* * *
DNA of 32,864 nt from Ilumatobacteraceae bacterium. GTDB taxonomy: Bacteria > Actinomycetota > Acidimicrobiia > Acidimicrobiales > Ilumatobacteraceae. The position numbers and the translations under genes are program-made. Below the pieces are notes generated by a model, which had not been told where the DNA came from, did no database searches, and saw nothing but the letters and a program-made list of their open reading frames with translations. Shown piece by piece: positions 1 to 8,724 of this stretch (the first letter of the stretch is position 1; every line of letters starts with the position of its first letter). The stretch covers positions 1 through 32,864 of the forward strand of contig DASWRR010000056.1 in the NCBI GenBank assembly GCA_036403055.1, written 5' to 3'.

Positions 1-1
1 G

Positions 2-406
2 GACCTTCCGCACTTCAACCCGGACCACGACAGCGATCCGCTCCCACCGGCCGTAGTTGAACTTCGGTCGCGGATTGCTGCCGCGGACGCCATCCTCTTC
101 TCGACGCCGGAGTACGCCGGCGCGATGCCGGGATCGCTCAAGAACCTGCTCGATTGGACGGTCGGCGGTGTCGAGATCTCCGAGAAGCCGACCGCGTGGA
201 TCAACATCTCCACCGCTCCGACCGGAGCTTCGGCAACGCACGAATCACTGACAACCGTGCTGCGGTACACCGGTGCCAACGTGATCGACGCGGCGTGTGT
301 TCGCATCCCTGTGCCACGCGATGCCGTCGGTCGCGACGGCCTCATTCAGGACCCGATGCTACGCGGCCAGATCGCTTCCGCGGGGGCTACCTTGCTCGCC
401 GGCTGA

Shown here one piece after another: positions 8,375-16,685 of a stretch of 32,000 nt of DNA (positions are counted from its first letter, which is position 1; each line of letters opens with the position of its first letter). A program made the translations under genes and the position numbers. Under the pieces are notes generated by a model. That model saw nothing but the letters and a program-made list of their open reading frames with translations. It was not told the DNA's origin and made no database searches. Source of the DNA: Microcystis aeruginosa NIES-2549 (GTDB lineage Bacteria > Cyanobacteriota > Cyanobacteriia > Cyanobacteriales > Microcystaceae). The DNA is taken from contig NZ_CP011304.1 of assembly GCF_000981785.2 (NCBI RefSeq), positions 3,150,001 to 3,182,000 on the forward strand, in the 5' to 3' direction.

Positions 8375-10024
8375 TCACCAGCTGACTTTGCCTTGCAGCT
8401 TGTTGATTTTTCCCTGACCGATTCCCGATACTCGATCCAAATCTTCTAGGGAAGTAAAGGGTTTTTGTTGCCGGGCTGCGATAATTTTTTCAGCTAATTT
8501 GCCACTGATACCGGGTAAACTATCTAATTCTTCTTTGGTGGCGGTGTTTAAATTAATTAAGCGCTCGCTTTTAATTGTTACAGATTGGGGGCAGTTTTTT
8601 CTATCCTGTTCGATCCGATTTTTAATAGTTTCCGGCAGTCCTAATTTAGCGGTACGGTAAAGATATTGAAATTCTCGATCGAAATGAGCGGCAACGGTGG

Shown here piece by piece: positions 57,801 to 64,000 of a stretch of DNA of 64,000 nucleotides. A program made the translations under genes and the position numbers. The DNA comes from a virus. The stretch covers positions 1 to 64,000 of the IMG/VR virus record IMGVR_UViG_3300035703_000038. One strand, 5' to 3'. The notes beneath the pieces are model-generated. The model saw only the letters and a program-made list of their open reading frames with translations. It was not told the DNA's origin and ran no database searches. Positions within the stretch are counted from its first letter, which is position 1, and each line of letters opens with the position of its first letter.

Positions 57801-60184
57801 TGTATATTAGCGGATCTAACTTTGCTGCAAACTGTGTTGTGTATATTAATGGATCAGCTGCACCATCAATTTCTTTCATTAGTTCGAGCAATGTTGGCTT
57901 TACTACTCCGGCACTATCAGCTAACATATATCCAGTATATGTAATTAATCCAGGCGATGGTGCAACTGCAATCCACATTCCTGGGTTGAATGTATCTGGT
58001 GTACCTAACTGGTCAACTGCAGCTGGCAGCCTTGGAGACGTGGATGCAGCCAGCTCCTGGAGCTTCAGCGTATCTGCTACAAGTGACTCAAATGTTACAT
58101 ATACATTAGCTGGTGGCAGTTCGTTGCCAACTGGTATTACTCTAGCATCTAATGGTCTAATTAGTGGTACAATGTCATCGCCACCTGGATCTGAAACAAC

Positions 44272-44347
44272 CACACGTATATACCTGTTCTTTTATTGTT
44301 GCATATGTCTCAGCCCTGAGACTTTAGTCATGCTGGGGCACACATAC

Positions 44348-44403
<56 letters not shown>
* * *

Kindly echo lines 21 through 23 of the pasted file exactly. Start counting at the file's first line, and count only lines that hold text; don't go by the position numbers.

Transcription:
58101 ATACATTAGCTGGTGGCAGTTCGTTGCCAACTGGTATTACTCTAGCATCTAATGGTCTAATTAGTGGTACAATGTCATCGCCACCTGGATCTGAAACAAC

Positions 44272-44347
44272 CACACGTATATACCTGTTCTTTTATTGTT